A few weeks back I spoke about Fairyland, a hike in Bryce, and I mentioned a hike where we met a guy who had taken LSD. Well today is the day to talk about that hike. It’s called Buckskin Gulch and it’s located two and half hours from anything and a few miles into no where.
Buckskin Gulch is a slot canyon located on the border of Utah and Arizona. It’s probably, if not the longest slot canyon in the United States. The canyon is located off of highway 89 on a small dirt road named White House Trail Road.
The first opening into the canyon is located a 5 miles down the road, but that takes longer to get to the good part of the hike, so I suggest pressing forward to the second entrance which is about 3 miles further. To be more specific, the second entrance is called Wire Pass Trail Head. It’s a few miles away from the Vermilion Cliffs area (By the way, it requires a permit to go into the Vermilion Cliffs.)
- Distance- 1-21 miles. Pick your distance.
- Cost-6 dollars per person and per dog, and an additional 5 dollars for overnight camping in the canyon.
- Bring a sweater, it gets very cold down there, especially when wet.
We began at the Wire Pass Trail Head and headed off to the canyon. The trail begins in a river bed and it takes about a mile before you get to the exciting stuff. A word of caution, there is a trail that does lead out of the river bed, do not follow it, that goes somewhere else. If you stay in the river bed, you will get to the canyon without any problem.
After 20 minutes of walking you will arrive at the first slot canyon. This may be considered the Wire Pass, but I cannot find any specific details on it, but it is one thin slot canyon. Most of the canyon is about shoulder width but does vary from that. I keep thinking I should mention what the walking conditions are like, but it seems to change from month to month and year to year so when you go, it will be different then my experience.
When I first visited this canyon back when I was 16, this part of the trail had no obstacles. Lets just say that has changed. We encountered a few rock falls to get over. A few more logs to get around and were greeted by a few more trees that were lodged 10 feet above our heads in the canyon.
After a few minutes of working your way through Wire Pass, you will finally arrive at Buckskin Gulch. Upon entering the canyon you will notice that it is quite large and not very slot canyon like. Don’t worry, the canyon continues both to your right and to your left and it narrows very quickly in either direction. When we first visited this place, the actual canyon topography was different though. There was a large hillside where wire pass came out of, but that is all gone now. A huge section of the canyon wall that we had climbed on years back was missing too. So it was almost like being on a new hike.
From this point we headed south (right if you are walking in from wire pass) and soon encountered some long missed friends, icy cold pools of water. Slot canyons flood… alot. And thus water is left inside of them. Not all slot canyons have water in them, but it not unheard of. When the water finds a place to pool it is usually down in an deep dark section of the canyon, blocking all light from hitting the water, making them freezing cold.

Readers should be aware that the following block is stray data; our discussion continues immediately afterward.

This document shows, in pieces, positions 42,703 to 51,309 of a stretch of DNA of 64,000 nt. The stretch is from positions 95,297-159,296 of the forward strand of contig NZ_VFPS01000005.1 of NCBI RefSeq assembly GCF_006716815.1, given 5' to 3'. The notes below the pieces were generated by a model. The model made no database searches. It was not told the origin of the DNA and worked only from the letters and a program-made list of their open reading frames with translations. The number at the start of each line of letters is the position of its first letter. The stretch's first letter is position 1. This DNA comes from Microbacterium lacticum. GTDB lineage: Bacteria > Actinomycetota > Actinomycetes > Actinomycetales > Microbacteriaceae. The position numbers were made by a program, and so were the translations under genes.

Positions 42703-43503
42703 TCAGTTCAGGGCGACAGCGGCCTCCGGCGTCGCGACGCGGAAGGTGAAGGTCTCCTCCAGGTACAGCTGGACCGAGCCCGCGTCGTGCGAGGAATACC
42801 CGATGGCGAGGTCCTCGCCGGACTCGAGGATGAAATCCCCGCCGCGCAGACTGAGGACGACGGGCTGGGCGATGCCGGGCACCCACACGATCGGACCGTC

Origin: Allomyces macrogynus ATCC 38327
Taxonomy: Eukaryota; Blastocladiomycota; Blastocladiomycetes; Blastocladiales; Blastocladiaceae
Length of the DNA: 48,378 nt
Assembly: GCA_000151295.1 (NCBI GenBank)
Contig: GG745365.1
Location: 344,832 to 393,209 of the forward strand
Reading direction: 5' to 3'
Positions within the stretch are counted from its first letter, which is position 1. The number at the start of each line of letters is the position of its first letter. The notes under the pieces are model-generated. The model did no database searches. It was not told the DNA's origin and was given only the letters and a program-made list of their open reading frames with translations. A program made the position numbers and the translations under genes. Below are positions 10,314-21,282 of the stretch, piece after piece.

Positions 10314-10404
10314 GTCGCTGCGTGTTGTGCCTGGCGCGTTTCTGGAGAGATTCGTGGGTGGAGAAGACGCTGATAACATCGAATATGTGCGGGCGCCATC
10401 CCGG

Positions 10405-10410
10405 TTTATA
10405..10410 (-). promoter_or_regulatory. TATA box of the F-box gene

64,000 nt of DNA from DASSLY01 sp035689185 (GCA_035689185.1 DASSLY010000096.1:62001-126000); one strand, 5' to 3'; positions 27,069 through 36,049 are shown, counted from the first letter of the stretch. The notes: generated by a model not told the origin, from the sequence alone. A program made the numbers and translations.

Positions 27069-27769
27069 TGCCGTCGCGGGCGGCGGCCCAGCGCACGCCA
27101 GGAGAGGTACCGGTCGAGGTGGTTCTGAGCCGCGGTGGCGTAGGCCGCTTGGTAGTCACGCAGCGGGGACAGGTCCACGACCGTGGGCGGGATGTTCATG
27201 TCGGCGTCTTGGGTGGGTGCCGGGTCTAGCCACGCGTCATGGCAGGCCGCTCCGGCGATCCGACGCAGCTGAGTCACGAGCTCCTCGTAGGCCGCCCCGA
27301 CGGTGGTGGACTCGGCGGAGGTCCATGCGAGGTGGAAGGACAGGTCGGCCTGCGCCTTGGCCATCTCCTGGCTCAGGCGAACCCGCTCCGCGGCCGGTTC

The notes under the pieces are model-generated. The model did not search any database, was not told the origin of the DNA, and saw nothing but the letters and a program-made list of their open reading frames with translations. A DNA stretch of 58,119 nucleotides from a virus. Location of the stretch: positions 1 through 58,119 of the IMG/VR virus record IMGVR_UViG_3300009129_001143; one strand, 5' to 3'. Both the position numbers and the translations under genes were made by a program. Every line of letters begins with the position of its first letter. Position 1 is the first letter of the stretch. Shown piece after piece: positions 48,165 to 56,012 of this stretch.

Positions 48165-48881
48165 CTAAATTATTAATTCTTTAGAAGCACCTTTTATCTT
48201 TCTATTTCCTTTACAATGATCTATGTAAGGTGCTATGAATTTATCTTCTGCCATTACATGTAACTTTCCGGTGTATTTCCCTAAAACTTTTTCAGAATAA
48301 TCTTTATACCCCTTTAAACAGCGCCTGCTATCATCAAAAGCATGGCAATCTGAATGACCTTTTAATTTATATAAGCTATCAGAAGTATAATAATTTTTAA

From this point on in the hike, you will encounter water. It may be different depending on the year you are there, but count on going through at least 5 large pools of water. Most are not too bad, and few are waist deep, all were enjoyable except one. We encountered a particular puddle that was exceptionally disgusting to walk through. It smelled like deer and looked as if a tree had gotten stuck under the water and disintegrated. You will see it in the video, but it was disgusting. It is safe to say we smelled a bit funky after that.
Well we continued down the canyon far another few miles enjoying the twisted nature of the canyon. The water has beautifully sculpted out the rock into unique shapes and structures that keep going for miles and miles. Some other interesting things you will see along the way is the mud and its formations. Also, you will see trees and debris that has been lodges 20 feet above your head. A testament of how powerful the water can be in a big flood in one of these canyons.
We traveled down the canyon for about 3 miles before we turned around. If you were to continue farther and do the entire trail, it would probably take 2 days, but three miles is more than enough. The canyon floor is often covered with large rocks and boulders that are havoc on your ankles and knees. By time we got back to the vehicle we were all exhausted.
To cap off an amazing day, we went back and stopped by the Coral Pink Sand Dunes, enjoyed dutch oven and sat around the camp fire. If you have any questions or comments, let me know!